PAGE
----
Sitting in cafes and museums of Europe, Amsterdam to be precise, places where you have not been, nor where the dark and the green that is in you, in the delicate lines of your face, the curves of your eyes are ever reflected, I carry you in the lines of my palms.
Except perhaps in their Tropen, colonial museum, where you lie fragmented, in pieces, in the objects which they have torn apart from their history, like limbs from the body and put on display. There, my sweet, in clay, wood, beads, pieces of bamboo, your humble body is offered to my sight as artifacts. I cannot touch you — this is Europe, you are a museum piece, a million miles of distance by air, a fantasy framed in airline posters and shatterproof fibre glass which preserves the death of our everyday lives to create their civilization.
And, now, there is spring in Europe. The sweetness of the purple crocus, the white of the hyacinth, the blue of the iris melt you with their sun. Trees whisper their green secrets and in the official museum of the city they display their prizes, horrors, visions of war and peace, in an exhibit of photojournalism. For decades Europe nurses its sores. When they heai they are photographically provoked to bleed, to let some pus of memory ooze out. Europe remembers its nazi past. In slow rhythm strikes chest, forehead, forces tears, grimaces.
But behind this collage of guilt, memories, predations of the past, Tropens, British Museums, Nazis later — sends bombs, cameras and transforms a war into light shows and video games, your body arab, indian, black, Vietnamese, Chilean, Panamanian, nameless, dark— splinters, cracks into thousand pieces, thrown up into the sky by jets of oil. Every pore of your body visible to the radar eye of the dark. The wind of peace blowing from the operation desert storm whistles through your singed skin. A hundred thousand sorties without blood!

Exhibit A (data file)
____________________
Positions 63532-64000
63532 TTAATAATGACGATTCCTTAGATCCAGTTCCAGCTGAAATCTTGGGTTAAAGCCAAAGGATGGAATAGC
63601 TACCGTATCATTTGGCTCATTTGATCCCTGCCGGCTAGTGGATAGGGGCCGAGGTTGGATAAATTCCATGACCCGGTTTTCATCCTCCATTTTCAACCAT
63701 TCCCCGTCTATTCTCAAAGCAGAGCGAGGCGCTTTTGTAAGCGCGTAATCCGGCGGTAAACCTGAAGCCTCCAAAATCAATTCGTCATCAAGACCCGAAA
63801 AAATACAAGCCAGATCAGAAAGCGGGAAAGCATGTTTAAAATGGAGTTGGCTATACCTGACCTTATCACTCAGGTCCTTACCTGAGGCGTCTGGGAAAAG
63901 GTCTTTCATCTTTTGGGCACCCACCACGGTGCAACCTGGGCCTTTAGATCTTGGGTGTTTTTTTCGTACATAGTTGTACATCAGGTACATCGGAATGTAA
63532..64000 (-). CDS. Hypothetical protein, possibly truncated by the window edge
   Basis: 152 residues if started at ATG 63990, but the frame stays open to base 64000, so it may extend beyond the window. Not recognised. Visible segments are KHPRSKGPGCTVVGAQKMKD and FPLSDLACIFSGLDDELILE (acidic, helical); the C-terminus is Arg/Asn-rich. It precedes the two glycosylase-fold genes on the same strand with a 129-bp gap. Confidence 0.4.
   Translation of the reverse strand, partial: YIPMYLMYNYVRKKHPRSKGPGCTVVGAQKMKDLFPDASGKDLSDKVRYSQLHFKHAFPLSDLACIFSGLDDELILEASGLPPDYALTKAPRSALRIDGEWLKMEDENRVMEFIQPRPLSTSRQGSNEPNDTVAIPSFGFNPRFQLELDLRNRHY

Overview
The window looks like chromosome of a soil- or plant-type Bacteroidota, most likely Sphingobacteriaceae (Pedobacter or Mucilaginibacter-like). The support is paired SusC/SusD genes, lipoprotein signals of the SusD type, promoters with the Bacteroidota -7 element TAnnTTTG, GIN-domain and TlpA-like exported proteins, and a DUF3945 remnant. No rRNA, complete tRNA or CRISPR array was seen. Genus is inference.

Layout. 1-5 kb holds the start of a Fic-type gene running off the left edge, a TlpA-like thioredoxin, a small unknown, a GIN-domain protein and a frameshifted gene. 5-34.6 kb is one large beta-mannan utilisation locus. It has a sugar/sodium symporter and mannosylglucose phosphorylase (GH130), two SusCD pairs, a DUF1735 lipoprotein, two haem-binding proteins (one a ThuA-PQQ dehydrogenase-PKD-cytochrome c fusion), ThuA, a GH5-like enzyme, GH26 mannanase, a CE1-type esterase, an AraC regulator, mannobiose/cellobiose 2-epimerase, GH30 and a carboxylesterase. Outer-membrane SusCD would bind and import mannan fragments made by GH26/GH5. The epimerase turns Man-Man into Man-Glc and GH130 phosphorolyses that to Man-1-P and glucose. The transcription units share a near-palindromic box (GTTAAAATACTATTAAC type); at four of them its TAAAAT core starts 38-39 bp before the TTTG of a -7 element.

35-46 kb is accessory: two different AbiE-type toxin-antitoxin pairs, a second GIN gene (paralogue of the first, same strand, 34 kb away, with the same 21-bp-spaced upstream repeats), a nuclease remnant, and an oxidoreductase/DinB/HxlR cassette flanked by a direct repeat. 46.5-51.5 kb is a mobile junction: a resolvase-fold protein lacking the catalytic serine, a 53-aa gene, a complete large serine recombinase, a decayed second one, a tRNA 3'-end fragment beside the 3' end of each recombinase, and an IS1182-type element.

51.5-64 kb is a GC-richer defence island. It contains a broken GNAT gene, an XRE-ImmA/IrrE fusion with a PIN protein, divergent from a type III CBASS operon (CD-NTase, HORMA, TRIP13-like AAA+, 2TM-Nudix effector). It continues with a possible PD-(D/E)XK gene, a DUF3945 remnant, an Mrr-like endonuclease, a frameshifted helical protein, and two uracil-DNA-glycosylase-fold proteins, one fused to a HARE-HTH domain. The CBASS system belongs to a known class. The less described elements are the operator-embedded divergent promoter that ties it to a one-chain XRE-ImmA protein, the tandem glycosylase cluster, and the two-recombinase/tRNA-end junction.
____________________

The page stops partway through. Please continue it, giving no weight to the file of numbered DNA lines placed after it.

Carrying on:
Dearest, the soles of your singed feet, your child's body charred, a charcoal graffiti of history, your old man's unruly tears and swollen veins in the hands, your young woman's defiant curse, your old woman's hands raised to Allah who has fled the sky of starwars and taken refuge with the mesopotamian gods.
Ya All, ya Hassan, ya Hussein. Karbala in flames a second time. A horse runs wild with hooves of fire through the bombed streets, and the good King Haroun al Rashid, once upon a time in Baghdad in a child's book, flees with Duldul into an ocean of loss. A cry rips apart the television screen will no one stop this American war machine? My sweet, say nothing to them, nothing has stopped their march of civilization, while their blind hearts whisper tales of our savagery and their strategic adjustments. Let us hold each other by the hand and walk together through our myriad lives.
In this terror of a golden spring, where the clay jar holding the ashes of our ancestors, the gentle hand of time reaching out to be held is smashed, crushed, thrown into the grime of betrayals, wars, cynicism, let us, my love, go together into that cave, where others await us in the dark with a secret sign, where darkness holds the key to dawn, where conspiracy sings in the wind the courage to create again a new world — where your body, smile, sweet reserve, breaking the glass of the Tropen will be re-membered in all the shapes of our good earth.